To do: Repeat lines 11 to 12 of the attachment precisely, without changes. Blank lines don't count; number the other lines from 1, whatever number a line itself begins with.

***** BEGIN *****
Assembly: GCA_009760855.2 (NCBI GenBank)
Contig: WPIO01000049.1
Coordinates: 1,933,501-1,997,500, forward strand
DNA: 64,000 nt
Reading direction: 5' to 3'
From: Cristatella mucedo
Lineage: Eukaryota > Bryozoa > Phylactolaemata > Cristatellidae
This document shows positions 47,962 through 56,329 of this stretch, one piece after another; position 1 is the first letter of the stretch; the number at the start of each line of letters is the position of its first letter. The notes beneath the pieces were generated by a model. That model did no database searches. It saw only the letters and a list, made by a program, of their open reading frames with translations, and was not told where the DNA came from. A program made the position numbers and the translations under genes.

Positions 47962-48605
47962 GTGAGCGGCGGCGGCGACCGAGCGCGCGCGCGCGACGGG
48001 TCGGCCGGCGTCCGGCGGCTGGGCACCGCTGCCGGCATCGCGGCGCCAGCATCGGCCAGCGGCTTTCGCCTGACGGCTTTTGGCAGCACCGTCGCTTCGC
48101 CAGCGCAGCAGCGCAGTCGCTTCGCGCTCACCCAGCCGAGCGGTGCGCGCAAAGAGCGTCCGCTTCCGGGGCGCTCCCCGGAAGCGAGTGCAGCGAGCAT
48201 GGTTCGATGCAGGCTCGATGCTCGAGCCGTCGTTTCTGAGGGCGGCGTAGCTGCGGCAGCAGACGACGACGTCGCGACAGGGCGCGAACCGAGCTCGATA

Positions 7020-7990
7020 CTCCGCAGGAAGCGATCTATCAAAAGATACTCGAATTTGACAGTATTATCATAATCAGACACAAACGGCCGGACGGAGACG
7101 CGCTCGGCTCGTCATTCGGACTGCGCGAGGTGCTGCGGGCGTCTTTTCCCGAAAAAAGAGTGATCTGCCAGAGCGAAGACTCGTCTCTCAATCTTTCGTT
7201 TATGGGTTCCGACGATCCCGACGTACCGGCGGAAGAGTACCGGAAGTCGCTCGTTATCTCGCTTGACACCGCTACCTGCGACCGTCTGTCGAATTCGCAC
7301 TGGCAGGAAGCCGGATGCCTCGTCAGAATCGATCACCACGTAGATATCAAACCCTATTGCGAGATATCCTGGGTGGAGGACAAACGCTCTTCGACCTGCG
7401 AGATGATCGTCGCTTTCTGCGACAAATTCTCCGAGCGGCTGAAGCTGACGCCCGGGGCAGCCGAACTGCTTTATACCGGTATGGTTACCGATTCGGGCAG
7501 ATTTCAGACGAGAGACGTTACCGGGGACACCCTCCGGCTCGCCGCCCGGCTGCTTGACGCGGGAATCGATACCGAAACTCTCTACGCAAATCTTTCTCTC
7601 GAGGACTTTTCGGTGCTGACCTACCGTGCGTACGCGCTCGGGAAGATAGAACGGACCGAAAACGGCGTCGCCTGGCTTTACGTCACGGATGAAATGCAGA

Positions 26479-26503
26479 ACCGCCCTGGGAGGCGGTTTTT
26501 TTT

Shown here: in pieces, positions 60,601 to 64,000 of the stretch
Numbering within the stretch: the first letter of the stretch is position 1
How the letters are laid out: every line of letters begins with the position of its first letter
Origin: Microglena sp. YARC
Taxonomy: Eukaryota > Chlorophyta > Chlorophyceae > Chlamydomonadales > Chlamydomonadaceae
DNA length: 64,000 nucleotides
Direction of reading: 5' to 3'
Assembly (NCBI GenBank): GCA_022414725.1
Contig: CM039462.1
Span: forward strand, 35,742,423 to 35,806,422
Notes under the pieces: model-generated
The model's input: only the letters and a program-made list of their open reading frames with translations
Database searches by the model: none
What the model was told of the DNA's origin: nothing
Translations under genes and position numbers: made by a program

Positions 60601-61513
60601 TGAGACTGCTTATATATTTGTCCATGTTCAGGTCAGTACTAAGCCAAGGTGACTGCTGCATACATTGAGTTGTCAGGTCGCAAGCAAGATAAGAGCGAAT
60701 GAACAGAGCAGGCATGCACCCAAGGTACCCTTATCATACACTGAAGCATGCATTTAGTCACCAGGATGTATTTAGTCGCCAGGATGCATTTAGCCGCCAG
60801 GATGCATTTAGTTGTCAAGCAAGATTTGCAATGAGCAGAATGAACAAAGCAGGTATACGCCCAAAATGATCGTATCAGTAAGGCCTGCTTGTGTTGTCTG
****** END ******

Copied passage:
48001 TCGGCCGGCGTCCGGCGGCTGGGCACCGCTGCCGGCATCGCGGCGCCAGCATCGGCCAGCGGCTTTCGCCTGACGGCTTTTGGCAGCACCGTCGCTTCGC
48101 CAGCGCAGCAGCGCAGTCGCTTCGCGCTCACCCAGCCGAGCGGTGCGCGCAAAGAGCGTCCGCTTCCGGGGCGCTCCCCGGAAGCGAGTGCAGCGAGCAT